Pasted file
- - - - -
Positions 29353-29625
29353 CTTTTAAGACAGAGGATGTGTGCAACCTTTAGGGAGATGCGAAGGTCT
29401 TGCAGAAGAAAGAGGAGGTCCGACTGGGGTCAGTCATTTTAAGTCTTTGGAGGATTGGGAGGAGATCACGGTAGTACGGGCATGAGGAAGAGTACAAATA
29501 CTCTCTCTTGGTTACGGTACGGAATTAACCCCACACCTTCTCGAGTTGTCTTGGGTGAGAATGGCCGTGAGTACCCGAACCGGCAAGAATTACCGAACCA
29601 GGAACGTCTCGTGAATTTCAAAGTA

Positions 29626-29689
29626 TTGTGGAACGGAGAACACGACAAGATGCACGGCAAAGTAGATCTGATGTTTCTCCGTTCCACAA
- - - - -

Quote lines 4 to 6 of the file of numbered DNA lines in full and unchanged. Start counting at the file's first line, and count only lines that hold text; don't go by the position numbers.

29501 CTCTCTCTTGGTTACGGTACGGAATTAACCCCACACCTTCTCGAGTTGTCTTGGGTGAGAATGGCCGTGAGTACCCGAACCGGCAAGAATTACCGAACCA
29601 GGAACGTCTCGTGAATTTCAAAGTA

Positions 29626-29689